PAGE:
Sellafield nuclear clean-up cost £67.5bn – and still rising

The cost of decommissioning the Sellafield nuclear site has reached £67.5 billion and there’s no indication of when it will stop rising. A new report by the Public Accounts Committee […]

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By Priyanka Shrestha

The cost of decommissioning the Sellafield nuclear site has reached £67.5 billion and there’s no indication of when it will stop rising.

A new report by the Public Accounts Committee showed around £1.6 billion of public money is being spent at the site every year but is not convinced the taxpayers’ are “getting a good deal” from it.

The news follows the Cumbria County Council’s announcement rejecting plans to build a nuclear waste facility in the area last week.

The Rt Hon Margaret Hodge MP, Chair of the Committee of Public Accounts said: “An enormous legacy of nuclear waste has been allowed to build up on the Sellafield site. Over decades, successive governments have failed to get to grips with this critical problem… The Nuclear Decommissioning Authority [NDA] believes that its decommissioning plan is credible but it has not been sufficiently tested and uncertainties remain – not least around what precisely is in the waste that lies in the legacy ponds and silos… Furthermore, now that Cumbria County Council has ruled out West Cumbria as the site of the proposed geological disposal facility, a solution to the problem of long-term storage of the waste is as far away as ever.”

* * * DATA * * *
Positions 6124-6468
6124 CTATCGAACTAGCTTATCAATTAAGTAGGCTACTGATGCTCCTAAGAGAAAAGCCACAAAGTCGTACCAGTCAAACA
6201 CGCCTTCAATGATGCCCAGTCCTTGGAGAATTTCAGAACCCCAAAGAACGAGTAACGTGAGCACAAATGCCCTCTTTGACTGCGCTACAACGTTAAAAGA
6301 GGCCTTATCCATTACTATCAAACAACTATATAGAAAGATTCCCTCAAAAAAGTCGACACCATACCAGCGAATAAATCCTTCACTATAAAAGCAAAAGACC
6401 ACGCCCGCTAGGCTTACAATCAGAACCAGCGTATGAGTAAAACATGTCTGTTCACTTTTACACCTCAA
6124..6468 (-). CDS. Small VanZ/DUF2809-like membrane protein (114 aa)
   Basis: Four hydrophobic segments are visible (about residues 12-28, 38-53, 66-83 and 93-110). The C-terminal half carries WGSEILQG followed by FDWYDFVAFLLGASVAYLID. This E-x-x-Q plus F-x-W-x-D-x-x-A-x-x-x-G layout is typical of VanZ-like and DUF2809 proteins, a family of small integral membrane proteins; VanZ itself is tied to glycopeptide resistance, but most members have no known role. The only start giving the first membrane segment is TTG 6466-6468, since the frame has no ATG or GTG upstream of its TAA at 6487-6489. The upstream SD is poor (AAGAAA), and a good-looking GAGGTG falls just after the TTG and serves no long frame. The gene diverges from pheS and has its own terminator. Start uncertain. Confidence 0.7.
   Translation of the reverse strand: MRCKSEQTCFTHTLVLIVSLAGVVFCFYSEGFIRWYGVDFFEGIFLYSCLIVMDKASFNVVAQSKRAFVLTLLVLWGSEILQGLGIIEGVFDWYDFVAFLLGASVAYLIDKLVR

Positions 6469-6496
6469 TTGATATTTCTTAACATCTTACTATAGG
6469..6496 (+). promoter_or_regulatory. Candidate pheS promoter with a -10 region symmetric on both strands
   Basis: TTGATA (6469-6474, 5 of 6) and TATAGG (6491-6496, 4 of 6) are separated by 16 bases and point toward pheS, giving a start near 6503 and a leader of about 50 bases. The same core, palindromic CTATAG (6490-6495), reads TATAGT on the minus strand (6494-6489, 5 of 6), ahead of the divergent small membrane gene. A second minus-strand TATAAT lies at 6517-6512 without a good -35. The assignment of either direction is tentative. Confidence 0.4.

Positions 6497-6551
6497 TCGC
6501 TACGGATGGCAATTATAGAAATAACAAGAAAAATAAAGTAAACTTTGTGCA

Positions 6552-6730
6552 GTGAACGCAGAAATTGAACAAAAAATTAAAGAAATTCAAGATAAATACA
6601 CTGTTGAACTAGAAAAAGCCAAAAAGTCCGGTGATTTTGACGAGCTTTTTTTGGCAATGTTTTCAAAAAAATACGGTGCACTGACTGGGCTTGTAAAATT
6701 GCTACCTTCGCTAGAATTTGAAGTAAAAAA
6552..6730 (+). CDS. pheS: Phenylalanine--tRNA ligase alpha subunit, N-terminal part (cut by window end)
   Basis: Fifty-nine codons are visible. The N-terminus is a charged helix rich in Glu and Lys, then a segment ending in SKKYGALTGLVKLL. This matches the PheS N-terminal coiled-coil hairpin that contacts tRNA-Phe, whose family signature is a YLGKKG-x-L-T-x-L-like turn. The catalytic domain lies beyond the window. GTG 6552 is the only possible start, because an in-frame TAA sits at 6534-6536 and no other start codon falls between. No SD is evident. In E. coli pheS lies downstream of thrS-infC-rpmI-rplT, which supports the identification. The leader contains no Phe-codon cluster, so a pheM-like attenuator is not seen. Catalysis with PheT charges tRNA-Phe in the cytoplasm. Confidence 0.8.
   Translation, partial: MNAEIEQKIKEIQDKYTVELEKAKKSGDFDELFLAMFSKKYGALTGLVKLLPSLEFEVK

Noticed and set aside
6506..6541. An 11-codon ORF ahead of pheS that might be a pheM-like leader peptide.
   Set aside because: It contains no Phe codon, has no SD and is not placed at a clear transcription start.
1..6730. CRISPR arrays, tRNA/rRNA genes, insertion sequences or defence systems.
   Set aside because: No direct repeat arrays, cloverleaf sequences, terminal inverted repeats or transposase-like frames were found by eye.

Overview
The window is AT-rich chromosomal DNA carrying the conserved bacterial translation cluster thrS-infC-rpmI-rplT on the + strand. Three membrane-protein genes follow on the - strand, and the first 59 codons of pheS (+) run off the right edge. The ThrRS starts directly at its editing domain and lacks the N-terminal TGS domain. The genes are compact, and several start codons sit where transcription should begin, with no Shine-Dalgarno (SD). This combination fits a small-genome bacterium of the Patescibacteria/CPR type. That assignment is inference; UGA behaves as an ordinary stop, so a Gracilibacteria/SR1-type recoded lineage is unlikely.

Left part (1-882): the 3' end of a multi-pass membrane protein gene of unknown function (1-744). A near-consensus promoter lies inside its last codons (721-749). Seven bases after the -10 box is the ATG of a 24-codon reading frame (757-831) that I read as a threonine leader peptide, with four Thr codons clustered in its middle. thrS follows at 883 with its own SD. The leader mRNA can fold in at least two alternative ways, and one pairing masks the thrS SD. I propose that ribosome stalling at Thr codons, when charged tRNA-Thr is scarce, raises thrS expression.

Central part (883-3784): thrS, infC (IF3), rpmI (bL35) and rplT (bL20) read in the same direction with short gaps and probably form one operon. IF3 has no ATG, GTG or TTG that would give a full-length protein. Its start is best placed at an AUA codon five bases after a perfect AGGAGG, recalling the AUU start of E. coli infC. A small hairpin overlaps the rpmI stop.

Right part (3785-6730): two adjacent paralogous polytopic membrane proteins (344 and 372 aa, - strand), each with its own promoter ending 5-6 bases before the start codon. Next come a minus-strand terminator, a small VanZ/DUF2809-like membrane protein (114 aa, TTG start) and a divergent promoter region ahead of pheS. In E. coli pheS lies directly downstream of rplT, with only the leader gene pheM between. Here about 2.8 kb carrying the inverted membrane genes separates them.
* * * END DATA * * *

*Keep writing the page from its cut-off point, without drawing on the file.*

The NDA was set up in 2005 and is responsible for managing the UK’s nuclear waste. The Committee also said numerous deadlines to clean the Cumbria site weren’t met last year, leaving many over budget.

John Clarke, NDA’s Chief Executive Officer said: “Of course, not everything has gone smoothly on such a complex and highly technical programme and the report has rightly pointed to areas where we and the site need to do better. We have a programme of improvements in place and continue to work with Sellafield Ltd and NMP [Nuclear Management Partners] to make continued progress across a broad front of safe operations and project delivery.”

The MPs suggested all payments to NMP and their constituent companies need to be “strictly controlled” and determined by “robust, verified assessments of the value gained” so payments are not made where companies haven’t delivered.

The Prospect union welcomed the report and called for more scrutiny of the Sellafield nuclear clean-up.
Mike Graham, Prospect’s National Secretary said: “The Select Committee is right to call on the Nuclear Decommissioning Authority to demonstrate what value it is getting for the payments made to NMP. But it fails to acknowledge the positives NMP has brought to Sellafield, not least of which is the technical knowledge and expertise gained from nuclear sites across the world.

“However now is the time for closer scrutiny. NMP Ltd should not only be called to account but it should question whether the senior management team at the site is delivering the promised commitments. We need more evidence that the salaries paid to NMP senior directors match their actual performance within the company. Closer scrutiny would ensure that the public is actually paying for expertise that brings added value to the clean-up operation and not just bolsters NMP Ltd’s reputation.”

According to the Committee, Sellafield is the largest and most hazardous site in the NDA’s estate and is home to an “extraordinary accumulation of hazardous waste”, much of it stored in outdated nuclear facilities.